Market value of the work is the fourth factor and often deemed the most important. This one depends on facts which I don’t have access to. The work is posted on the Internet, freely available for viewing. However, there’s a notice that states, “For educational use only. The use, duplication, or distribution of this material for any commercial purpose is strictly prohibited.” Expelled‘s filmmakers might claim “educational”, but actual educators have generally taken a conservative view of what “educational” means in the context of Section 107. “Nonprofit educational” use is the paradigmatic use, and “classroom copies” are particularly privileged. A for-profit documentary — well, that’s really pushing “educational” beyond where almost any copyright attorney would feel comfortable.
This whole analysis shifts, depending on whether Expelled used the original animation itself, or whether they recreated their own version of the animation. If they did their own version then the fair use analysis is going to focus solely on whether there was fair use of the copyrightable expression, and not on the uncopyrightable ideas that were copied. In other words, the idea of the walker moving along the DNA is certainly not copyrightable, and to the extent that the cellular reality actually looks like the animation, then any recreation is a recreation of reality and is not copyrightable. If it really looks like a giant gumby dragging a giant balloon taking measured steps along DNA, then any depiction would be expected to look like that. On the other hand, to the extent that the animation is a creative visualization of cellular actions, it is more creative. The choices of motion style, size, coloring, shape, angle, speed, etc., — anything that is part of the artistic, communicative, and expressive choices made by the animators — that is all copyrightable expression. So if Expelled recreated the animation or some portion of it, the fair use test will look closely at the use of the copyrightable expression only. (The originality analysis I started with above.) Was it necessary, for instance, that they copy that same angle and coloring? Was it sufficiently transformed if they changed the angle, coloring, and other represented cellular elements, and only copied, say, 20 seconds of the 3-minute original? Did they unnecessarily use the same or similar music (it appears so)? Etc. [Note, these are hypothetical questions; I don’t actually know the length of the videos, coloring, etc., because I haven’t seen Expelled.]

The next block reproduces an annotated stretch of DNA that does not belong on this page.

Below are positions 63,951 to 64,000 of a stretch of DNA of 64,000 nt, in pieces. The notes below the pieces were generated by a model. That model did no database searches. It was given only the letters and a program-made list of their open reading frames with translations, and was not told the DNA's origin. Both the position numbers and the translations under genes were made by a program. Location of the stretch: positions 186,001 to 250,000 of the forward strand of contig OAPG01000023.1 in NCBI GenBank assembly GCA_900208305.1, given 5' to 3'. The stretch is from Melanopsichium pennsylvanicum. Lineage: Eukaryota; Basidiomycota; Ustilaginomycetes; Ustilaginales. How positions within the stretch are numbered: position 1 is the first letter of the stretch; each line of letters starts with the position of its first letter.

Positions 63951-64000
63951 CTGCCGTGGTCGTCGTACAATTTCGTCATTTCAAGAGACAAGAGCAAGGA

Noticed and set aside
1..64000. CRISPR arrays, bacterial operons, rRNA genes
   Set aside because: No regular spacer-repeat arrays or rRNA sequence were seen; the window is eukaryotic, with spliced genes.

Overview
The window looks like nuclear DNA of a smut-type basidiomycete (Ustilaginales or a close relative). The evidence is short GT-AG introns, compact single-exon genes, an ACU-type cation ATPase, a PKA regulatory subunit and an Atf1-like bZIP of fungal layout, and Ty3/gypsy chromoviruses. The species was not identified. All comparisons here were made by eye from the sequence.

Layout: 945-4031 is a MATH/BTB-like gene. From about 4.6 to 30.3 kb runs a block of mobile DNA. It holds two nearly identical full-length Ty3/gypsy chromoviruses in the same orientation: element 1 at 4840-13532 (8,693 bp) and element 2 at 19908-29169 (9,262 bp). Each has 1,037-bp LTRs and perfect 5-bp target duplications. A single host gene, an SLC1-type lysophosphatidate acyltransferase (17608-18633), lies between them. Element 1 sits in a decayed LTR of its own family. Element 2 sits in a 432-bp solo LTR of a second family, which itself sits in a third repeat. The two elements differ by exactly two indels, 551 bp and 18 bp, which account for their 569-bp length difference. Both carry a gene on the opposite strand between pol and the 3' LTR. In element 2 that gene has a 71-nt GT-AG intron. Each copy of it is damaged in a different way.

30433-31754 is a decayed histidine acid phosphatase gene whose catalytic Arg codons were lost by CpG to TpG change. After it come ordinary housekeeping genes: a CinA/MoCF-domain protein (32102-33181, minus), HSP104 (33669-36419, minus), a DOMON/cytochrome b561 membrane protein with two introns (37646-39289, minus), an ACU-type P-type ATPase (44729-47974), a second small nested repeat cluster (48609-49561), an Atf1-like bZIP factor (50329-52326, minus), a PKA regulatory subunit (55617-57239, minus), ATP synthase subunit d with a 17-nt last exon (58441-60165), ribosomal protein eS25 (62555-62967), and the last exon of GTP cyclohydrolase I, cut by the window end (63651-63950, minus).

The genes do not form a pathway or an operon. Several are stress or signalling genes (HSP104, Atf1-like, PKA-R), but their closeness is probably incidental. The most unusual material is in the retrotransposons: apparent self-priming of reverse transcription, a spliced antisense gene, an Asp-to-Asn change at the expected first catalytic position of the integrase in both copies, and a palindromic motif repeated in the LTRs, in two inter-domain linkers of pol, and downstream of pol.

So, a plausible copyright claim for XVIVO, but a colorable fair use defense for Expelled, and particularly stronger if they recreated the video. This one is not a slam-dunk for either side.
XVIVO makes two other claims. VARA, and the DMCA.
VARA, Section 106A, the “Visual Artists’ Rights Act”, is a lesser-known section of the Copyright Act. VARA is one of the few incursions of moral rights into US copyright law. It requires attribution for authors of visual works, and simultaneously states that attribution may not by given without permission for works not created by the author. It also prohibits “any intentional distortion, mutilation, or other modification of that work which would be prejudicial to [the author’s] honor or reputation” which is defined as “any intentional distortion, mutilation, or modification of that work”, and it prevents destruction without notice of works of “recognized stature”.